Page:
Top Menu

Dear Reader, we make this and other articles available for free online to serve those unable to afford or access the print edition of Monthly Review. If you read the magazine online and can afford a print subscription, we hope you will consider purchasing one. Please visit the MR store for subscription options. Thank you very much. —Eds.

The Scars of the Ghetto

The article that appears below is reprinted from the February 1965 issue of Monthly Review. Despite her small body of work and short life, Lorraine Hansberry (1930–1965) is considered one of the great African-American dramatists of the twentieth century. Her play A Raisin in the Sun (1959) is required reading, and performed regularly, in high schools and colleges nationwide, as well as on Broadway and London’s West End. Hansberry’s association with the left, and especially with Monthly Review, began in her teenage years. When she moved to New York, she became good friends with Leo Huberman and Paul M. Sweezy. In spring 1964, although terminally ill with pancreatic cancer, she left her hospital bed to speak at a benefit for Monthly Review Press; her speech appeared posthumously as the article below.
Hansberry was a thoroughgoing socialist and radical, committing her time and skills to causes like the peace movement and the Student Nonviolent Coordinating Committee. Indeed, A Raisin in the Sun, which draws on events in her own life, is also a biting critique of capitalism, its corruptions, and its devastating human cost. Her father, Carl Hansberry—who had some success in Chicago real estate despite being black and the 1930s depression—was unable to buy a house for his family in a largely white neighborhood because of the then-common restrictive covenants, now called “redlining,” which were used to enforce residential segregation.

He sued and won an ostensibly landmark case in the U.S. Supreme Court, Hansberry v. Lee, 311 U.S. 32 (1940) outlawing such covenants. However, the decision was widely ignored or unenforced. As his increasingly radical daughter saw it, the system of residential segregation trumped the legal niceties, leaving the everyday racist reality essentially unaffected by the decision. Moreover, the stress of the long litigation, and the fierce attacks the senior Hansberry was subjected to by white supremacists in the community, caused his health to break down; he died in 1946 at age fifty. None of this tragedy was lost on his only daughter who saw in this family catastrophe a profound failure of “the system.” In the last decade of her short life, Lorraine Hansberry put her writing talent entirely in service to her radical sensibility and her search for revolutionary solutions.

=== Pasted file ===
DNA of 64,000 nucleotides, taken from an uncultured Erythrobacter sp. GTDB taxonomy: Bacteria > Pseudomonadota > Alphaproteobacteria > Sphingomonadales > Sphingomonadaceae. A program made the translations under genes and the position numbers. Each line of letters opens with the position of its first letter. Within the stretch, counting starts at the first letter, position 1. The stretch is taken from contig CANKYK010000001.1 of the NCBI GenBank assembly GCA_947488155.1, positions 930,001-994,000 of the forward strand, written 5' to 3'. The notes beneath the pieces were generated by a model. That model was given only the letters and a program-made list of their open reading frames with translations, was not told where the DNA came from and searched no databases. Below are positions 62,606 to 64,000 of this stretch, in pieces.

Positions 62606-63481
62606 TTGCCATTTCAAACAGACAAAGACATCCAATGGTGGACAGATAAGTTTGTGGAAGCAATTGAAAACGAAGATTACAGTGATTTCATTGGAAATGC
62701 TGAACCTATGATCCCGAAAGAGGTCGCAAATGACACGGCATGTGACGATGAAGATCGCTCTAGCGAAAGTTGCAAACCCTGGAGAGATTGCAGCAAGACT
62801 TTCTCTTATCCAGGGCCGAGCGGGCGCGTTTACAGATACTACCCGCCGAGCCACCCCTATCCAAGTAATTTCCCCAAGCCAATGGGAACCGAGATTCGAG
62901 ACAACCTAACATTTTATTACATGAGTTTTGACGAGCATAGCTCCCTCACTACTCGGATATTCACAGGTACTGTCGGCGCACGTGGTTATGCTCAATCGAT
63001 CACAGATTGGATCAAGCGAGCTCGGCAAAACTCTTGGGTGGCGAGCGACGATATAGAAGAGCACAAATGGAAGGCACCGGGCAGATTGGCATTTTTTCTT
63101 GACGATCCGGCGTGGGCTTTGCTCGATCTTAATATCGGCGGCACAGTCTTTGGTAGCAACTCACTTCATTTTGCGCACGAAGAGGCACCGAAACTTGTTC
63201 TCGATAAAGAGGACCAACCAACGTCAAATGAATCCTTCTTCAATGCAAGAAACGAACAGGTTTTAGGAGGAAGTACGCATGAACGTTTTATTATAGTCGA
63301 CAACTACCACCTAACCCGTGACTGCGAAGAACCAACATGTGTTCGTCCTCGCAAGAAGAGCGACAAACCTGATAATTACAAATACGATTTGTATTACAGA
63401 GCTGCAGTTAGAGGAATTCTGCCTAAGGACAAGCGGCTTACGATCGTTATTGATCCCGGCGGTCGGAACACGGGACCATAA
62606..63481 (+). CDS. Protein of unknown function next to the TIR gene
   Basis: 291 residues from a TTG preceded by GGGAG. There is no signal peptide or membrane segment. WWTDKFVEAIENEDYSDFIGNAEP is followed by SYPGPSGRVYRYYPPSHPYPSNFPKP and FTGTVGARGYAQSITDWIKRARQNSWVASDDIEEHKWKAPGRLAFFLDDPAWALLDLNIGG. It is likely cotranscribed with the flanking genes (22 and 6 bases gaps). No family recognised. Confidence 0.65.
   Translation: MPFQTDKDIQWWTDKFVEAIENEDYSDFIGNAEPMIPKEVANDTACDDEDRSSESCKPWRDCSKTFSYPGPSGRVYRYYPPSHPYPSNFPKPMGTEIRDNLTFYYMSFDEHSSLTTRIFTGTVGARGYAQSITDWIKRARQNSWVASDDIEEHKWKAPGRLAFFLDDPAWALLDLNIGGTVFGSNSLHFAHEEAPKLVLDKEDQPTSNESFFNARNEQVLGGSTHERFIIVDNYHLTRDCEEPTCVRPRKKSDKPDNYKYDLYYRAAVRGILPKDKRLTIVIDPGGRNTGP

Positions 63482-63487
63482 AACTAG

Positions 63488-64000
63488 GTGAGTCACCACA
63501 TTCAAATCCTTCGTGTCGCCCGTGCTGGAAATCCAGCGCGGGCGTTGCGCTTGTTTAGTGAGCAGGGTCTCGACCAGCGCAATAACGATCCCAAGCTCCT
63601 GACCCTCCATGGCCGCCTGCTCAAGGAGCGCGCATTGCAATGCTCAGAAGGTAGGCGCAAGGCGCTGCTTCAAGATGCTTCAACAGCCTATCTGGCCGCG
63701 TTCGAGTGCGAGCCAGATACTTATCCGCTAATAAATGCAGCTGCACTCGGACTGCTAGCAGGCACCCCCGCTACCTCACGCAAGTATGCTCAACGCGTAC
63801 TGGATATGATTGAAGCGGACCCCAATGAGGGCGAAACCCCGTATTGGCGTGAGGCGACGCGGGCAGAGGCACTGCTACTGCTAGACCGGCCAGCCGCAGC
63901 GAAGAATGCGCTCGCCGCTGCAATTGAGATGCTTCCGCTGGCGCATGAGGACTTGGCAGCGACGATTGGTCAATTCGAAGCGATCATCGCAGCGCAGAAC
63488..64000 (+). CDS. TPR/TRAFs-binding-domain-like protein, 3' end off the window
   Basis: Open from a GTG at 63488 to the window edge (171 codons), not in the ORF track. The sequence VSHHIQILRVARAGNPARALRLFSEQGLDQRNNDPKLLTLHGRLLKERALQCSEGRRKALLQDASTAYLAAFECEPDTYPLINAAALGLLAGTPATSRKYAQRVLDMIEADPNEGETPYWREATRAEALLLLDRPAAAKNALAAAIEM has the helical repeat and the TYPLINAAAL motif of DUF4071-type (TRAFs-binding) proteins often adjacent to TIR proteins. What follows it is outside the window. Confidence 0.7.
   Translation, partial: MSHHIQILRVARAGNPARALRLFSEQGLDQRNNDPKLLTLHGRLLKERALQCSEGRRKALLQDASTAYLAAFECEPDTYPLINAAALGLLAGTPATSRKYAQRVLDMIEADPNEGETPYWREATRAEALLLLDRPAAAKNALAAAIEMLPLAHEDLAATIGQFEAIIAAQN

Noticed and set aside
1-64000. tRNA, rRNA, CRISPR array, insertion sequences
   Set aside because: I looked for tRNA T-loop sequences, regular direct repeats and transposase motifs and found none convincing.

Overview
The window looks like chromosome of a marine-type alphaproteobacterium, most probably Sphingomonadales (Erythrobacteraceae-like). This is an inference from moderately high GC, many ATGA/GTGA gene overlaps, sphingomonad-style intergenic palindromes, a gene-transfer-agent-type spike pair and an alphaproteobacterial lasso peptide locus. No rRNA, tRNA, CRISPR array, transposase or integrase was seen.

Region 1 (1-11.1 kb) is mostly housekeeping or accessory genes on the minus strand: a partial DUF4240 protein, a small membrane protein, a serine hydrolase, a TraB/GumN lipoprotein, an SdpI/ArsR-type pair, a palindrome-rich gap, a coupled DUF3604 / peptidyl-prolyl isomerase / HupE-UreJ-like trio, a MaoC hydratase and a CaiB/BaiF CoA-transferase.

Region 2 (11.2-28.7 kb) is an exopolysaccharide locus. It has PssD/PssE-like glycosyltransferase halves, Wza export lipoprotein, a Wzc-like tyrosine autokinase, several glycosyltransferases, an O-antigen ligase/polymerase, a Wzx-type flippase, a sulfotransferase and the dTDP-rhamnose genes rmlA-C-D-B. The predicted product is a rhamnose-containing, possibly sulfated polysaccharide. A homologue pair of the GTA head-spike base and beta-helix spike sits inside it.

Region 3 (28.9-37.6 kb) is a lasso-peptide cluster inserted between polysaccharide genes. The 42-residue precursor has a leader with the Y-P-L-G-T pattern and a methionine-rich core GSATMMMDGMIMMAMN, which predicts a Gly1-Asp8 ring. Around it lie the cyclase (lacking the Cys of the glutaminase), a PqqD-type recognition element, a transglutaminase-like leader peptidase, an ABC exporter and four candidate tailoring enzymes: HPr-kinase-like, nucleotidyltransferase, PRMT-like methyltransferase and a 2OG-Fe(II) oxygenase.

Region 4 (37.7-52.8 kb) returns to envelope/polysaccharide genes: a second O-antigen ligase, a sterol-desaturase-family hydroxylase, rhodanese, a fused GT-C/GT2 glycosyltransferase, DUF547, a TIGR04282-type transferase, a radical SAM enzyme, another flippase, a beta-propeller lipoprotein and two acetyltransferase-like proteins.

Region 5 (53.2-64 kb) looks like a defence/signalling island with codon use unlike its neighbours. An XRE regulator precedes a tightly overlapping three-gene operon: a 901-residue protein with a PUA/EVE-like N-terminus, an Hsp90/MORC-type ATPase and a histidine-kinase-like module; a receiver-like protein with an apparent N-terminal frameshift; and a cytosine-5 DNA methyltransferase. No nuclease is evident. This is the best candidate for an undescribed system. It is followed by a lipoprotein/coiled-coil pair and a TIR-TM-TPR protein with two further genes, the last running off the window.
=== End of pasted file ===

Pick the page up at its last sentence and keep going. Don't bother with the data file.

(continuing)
—John J. Simon


The most exciting and purposeful events which are presently and regularly occurring in our country are those which involve the efforts of the Negro people of the United States to wrest their birthright of full citizenship from a laggard and oppressive nation. It is, contrary to the myth, an old, old struggle. There isn’t such a thing as the new Negro, if by that term we are made to understand that the present militant surge of the Negro people is without historical precedent. I make a point of saying this everywhere because it seems to me to need a great deal of emphasis. After all, even though it’s not as well known as it should be, the Negro people have sustained one of the most heroic resistances to tyranny in the history of man. Our African ancestors came to the New World fighting slavery by mutiny on the high seas and by suicide. The very character of slavery in the United States was defined by the black man’s repudiation of his enslavement, with which he daily did battle by sabotage, work stoppage, acts of violence against those who enslaved him, and of course, most telling of all, by running away by the thousands from slavery. And when the time came to give the fatal blow to the slave system, Negroes by the tens of thousands fell into the ranks of Lincoln’s Union Army to serve in any way they could to destroy that hideous cancer against human dignity that was the Confederacy. They served as cooks, spies, work battalions, thousands and thousands of men and women. Every moment that could be spared, the ex-slave begged and harassed his liberator to teach him the alphabet and figures. To know of the esteem in which education is held requires some intimacy with the cultural traditions and folkways of Negroes. Suffice it to say that black folk in America have historically regarded education with reverence. All the more poignant and ugly, then, that the withholding of education has been one of the prime instruments of the oppressors of American Negroes—oppressors who have seen to it that even when education could not be entirely withheld it could certainly be made substandard.